At MMC Learning, we like a lot of what Professor Mark Ritson has to say when he talks about the state of modern marketing.
Whether he’s discussing the ten biggest myths of marketing, the ten most overused marketing models or waxing lyrical on epic brand marketing fails in his Marketing Week columns, his LinkedIn feed or on his occasional webinars, he always entertains whilst simultaneously provoking deeper thought.
In one of the highest ranking posts on the subject, originally published in 2016, Professor Ritson said:
“If marketers want to be taken seriously they must end their preoccupation
with tactics and tools and focus on their strategy, devised by thoroughly
researching, segmenting and targeting their market.”
And it’s still true as we write today.
Because the discipline of marketing has been usurped by a tendency towards short term, tactical, promotion heavy marketing. The rise and always on nature of social media fuelled by incredible advances in mobile technology and supporting software means marketers can seemingly and rapidly deploy comms content in an instant.
Sadly and often without much consideration of the bigger picture – who it’s really for and what it is designed to achieve.
More recently he mused on his horror of the absence of strategic thinking in marketing, brutally laid bare by the Better Briefs Project, which in 2021 revealed 90% of marketers fail to brief agencies effectively. This failure begins with a total lack of strategy.
Again, he blames the reality in most organisations of marketers spending their days “fighting tactical fires”. He says they are lost, trapped, paying too much attention to gurus like Gary Vaynerchuk and Neil Patel, instead of developing rock solid strategy that links target audience to positioning to service.
“While we spent the last decade variously engaged in worthy, peripheral tasks that had relatively little to do with marketing, the fundamental basics of our trade have been in rabid decline.”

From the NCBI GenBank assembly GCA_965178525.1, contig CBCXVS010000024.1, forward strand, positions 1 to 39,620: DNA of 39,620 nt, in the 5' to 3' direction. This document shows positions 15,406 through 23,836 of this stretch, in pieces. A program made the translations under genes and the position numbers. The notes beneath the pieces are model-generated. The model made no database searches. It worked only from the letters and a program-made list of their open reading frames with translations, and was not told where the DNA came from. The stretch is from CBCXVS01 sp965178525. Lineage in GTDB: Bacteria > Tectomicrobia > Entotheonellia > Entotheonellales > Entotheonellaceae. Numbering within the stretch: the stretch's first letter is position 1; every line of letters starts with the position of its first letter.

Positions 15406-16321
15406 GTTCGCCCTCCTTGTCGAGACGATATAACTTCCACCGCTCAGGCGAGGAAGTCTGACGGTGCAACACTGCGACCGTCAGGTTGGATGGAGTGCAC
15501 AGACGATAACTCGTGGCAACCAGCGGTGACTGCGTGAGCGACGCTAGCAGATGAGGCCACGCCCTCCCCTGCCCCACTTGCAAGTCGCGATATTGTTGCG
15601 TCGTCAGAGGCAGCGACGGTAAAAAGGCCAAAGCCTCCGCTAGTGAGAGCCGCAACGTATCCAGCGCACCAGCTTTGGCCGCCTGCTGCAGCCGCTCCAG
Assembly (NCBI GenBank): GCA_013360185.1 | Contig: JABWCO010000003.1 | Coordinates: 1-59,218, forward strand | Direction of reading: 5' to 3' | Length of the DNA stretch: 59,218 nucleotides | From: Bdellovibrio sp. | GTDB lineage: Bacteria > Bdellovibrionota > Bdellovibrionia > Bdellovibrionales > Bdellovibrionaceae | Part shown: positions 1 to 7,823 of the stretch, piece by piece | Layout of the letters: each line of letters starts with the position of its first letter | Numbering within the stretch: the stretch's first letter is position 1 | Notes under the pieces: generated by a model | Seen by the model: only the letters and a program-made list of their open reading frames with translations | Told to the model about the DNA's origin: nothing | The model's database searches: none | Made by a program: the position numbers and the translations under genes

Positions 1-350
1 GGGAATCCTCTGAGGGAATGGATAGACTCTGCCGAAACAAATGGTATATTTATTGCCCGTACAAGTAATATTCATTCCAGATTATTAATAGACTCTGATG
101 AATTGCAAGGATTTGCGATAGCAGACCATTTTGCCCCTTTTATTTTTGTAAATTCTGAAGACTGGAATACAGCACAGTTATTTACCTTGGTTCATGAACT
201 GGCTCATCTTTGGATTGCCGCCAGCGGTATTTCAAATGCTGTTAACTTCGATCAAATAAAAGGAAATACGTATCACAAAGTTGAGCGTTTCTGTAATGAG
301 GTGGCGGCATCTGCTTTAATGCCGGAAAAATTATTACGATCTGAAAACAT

And it makes good sense when you think about the marketing planning process.
But whether it’s in the winter before a new financial year in January or a tax-year directed annual planning cycle, marketing planning seems to be an urgent knee-jerk short term project designed purely to secure funding for activities that may or may move the needle. In his own post on marketing planning in UK organisations, Professor Ritson comments:
“The dumb reality of most British marketing planning, however, is that this sub-optimal, cost-based, marketing-as-a-proportion-of-expected-sales approach is exactly how most marketers derive their budgets. And there is very little they can do about it.”
Because the strategic value and perception of what marketing can do for a business has been relegated to being a support service of sales – not the product innovating, market opening, customer influencing discipline we really know it to be.
Yet it’s his post on marketing (brand) strategists that raised our eyebrows.
We push hard on importance of thinking and acting strategically, doing your research, understanding your market, competition and customers in order to be of more value to them – and by association your own organisation.
We believe advancing your strategic marketing thinking – through study and applied application – is the best way to understand and lock in good long-term habits.
We even agreed with his post on brand strategy in marketing where he simplified the process to three steps essentially involving Diagnosis (think military generals surveying options before deploying troops), Positioning (both outlining what you will and won’t do or be for customers) and Strategy formulation before Tactics (brand trumps all other plans).
What bothered us was his fixation on practitioners using the word Strategists.
“Beware anyone who has the word ‘strategist’ in their title. It is almost always a signal of someone who has no clue about strategy.”
It’s assumed that people taking on director-level roles have the strategic vision to lead teams and set plans for them to follow. It helps resource organisations effectively to achieve goals.
Admittedly, he is right that the bar is low in terms of entry into a seemingly significant marketing role but if you are operating in a strategic marketing role, don’t be scared about proclaiming it.
Results will speak to the value and credibility of your work – especially if you adhere to Professor Ritson’s three step process, answering
- Who are we targeting?
- What do we want to stand for?
- How will we achieve this?
It’s a simplistic view of strategy but there’s no denying strategy is a real problem area for tactically focused marketing professionals.
It’s also undeniable that starting to think in these terms, following Professor Ritson’s lead, you’ll add more value to your organisation and your customers than you may be doing if you are instead fighting those tactical fires.